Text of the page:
OBJECTIVE: To determine the effect of environmental tobacco smoke exposure on the health of children in the United States. DESIGN AND SETTING: Cross-sectional study of children who participated in the 1991 National Health Interview Survey. PARTICIPANTS: 17448 children residing in the United States. MAIN OUTCOME MEASURES: Rates of respiratory illnesses and all illnesses, and the morbidity due to these illnesses, in children exposed to environmental tobacco smoke in the home daily compared with those in children not exposed in the home. Our analyses controlled for age, socioeconomic status, race, family size, sex, season, and region of the country. RESULTS: Children who were exposed to environmental tobacco smoke had a higher incidence of acute respiratory illnesses (relative risk (RR) = 1.10, 95% confidence interval (CI) 0.95 to 1.26) and all chronic respiratory diseases (RR = 1.28, 95% CI 0.99 to 1.65) than children who were not exposed, although both CIs included unity, and chance cannot be ruled out as being responsible for these findings. Children who were exposed to environmental tobacco smoke had, on average, 1.87 more days of restricted activity (95% CI 0.20 to 3.54), 1.06 more days of bed confinement (95% CI 0.20 to 1.92), and 1.45 more days of school absence (95% CI 0.40 to 2.50) per year than children who were not exposed. CONCLUSIONS: Environmental tobacco smoke exposure in the home, which is completely preventable, is an important predictor of increased morbidity in children.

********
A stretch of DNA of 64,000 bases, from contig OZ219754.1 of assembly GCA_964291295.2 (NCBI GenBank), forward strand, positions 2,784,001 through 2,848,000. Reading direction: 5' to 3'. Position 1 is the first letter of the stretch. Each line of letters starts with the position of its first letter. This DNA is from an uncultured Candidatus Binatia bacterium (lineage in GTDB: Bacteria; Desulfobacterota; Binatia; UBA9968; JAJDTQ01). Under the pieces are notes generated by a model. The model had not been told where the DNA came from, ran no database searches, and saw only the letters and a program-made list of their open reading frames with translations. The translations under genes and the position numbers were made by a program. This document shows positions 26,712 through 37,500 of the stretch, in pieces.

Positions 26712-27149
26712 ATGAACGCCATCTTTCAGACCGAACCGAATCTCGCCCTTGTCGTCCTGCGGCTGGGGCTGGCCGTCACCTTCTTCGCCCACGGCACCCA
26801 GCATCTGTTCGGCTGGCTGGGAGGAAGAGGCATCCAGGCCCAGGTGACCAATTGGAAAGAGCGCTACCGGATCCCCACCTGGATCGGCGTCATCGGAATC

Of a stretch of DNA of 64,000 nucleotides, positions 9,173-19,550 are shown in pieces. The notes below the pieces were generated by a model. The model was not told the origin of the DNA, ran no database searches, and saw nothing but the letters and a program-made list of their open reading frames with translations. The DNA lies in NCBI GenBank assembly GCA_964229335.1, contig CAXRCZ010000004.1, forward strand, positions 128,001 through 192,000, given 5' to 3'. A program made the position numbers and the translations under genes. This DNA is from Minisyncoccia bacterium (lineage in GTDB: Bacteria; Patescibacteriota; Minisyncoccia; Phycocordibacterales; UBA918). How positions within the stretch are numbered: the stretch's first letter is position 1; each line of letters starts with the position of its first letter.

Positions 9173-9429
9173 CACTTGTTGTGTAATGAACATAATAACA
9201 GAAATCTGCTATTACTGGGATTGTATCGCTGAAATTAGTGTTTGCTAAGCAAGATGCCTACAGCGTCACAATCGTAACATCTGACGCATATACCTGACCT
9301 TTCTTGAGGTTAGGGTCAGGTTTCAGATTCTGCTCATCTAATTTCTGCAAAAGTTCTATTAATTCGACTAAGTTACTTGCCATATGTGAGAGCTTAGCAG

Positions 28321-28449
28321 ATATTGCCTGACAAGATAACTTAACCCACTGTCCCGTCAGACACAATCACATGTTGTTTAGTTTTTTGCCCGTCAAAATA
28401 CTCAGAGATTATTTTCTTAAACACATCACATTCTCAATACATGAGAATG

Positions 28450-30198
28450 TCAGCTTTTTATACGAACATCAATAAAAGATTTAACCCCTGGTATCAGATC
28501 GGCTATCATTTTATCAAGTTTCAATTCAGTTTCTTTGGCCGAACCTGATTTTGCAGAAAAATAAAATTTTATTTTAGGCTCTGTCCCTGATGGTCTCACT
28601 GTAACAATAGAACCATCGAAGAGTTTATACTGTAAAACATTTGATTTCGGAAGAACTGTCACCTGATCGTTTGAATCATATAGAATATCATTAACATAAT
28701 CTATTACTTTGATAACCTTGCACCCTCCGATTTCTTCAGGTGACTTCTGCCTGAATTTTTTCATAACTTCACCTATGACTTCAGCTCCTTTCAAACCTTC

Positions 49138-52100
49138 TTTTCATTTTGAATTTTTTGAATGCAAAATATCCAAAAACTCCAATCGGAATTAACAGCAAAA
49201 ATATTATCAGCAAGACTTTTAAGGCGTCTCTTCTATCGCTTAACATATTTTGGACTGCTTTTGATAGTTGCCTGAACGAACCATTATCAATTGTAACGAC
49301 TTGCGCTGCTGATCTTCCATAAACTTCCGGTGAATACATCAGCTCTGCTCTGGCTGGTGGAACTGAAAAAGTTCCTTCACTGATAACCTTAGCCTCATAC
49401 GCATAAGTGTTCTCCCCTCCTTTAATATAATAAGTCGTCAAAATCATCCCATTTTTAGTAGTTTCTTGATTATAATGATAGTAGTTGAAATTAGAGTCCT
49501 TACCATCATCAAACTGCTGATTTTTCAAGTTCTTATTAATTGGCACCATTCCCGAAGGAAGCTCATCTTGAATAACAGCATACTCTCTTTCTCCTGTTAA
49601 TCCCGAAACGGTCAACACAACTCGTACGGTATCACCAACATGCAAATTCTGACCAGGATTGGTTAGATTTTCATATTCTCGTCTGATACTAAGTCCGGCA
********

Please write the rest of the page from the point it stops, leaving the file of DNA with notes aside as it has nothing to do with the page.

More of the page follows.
Statistics from Altmetric.com
If you wish to reuse any or all of this article please use the link below which will take you to the Copyright Clearance Center’s RightsLink service. You will be able to get a quick price and instant permission to reuse the content in many different ways.